@ calipip4 and what he's saying. I wonder if this would render Spore, as a retail product, as "not fit for purpose" under UK retail law? If so, this would fully entitle you to return the game for a refund.
sotu1 26th September 2008, 22:23 Quote
really, this is just another case of suing for the sake of suing. let's sue for anything we can think of. really, has the DRM actually genuinely affected anyone in a really bad way?
Ryu_ookami 26th September 2008, 22:55 Quote
Quote:
Originally Posted by Dr. Strangelove
-> Has the people now suing EA actually tried to start a dialog with EA before suing (I don't know), or have they just been screaming "we don't want DRM"?

There's a 53 page thread (last time I looked) on the spore forum that EA specifically set up asking for comments the moment their realised that the comments were all about the DRM they stopped responding despite posting on other parts of the forum so I would say Yes, people have tried to start a conversation with EA but EA have stuck their fingers in their ears and started humming loudly at the top of their voice so that they don't have to listen.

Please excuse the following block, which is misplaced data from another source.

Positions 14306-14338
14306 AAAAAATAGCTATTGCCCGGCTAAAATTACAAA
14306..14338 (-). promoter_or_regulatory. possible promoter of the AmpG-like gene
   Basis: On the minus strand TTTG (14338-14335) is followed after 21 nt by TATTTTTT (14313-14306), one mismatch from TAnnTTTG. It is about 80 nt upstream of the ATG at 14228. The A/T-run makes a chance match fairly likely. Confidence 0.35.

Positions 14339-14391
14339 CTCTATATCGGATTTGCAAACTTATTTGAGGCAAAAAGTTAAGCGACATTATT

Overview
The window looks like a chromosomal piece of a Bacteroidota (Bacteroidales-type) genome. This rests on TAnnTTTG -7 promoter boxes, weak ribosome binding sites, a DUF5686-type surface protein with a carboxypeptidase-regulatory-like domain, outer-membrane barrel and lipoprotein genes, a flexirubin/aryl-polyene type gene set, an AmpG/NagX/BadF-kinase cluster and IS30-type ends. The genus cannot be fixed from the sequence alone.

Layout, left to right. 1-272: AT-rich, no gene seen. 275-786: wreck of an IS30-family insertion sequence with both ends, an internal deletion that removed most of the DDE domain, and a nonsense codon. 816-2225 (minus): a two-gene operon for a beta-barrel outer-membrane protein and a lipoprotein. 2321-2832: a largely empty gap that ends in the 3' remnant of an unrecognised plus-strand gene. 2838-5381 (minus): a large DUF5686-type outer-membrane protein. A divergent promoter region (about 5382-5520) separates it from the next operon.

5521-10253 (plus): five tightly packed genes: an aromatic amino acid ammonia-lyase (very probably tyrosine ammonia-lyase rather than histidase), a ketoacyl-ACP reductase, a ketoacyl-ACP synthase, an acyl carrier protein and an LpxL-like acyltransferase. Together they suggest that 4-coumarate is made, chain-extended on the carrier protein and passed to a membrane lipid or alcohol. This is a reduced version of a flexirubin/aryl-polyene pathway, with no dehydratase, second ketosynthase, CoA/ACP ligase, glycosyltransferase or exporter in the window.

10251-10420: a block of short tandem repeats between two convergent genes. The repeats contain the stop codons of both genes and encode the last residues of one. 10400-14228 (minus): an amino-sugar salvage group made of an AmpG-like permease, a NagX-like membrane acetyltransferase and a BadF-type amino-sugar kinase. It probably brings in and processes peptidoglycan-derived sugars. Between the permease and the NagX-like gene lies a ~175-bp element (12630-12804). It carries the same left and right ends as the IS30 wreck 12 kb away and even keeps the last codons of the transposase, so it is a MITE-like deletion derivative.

Quote:
Originally Posted by sotu1
really, has the DRM actually genuinely affected anyone in a really bad way?

Give it a very little while then watch as people start to complain over the fact that they can not install the game that they purchased on their PC any more because they have used the 3 installs.
impar 26th September 2008, 23:41 Quote
Greetings!
Quote:
Originally Posted by Ryu_ookami
Give it a very little while then watch as people start to complain over the fact that they can not install the game that they purchased on their PC any more because they have used the 3 installs.
EA has kindly extended to five activations.
Ryu_ookami 27th September 2008, 03:24 Quote
Quote:
Originally Posted by impar
Greetings!

EA has kindly extended to five activations.

LOL like that makes it any better lol

EA needs to sort this PR disaster out before it costs them even more as prior to this. it was just gamers that were complaining about the DRM but this situation has now got the general buyers complaining as well. That can not be good for business.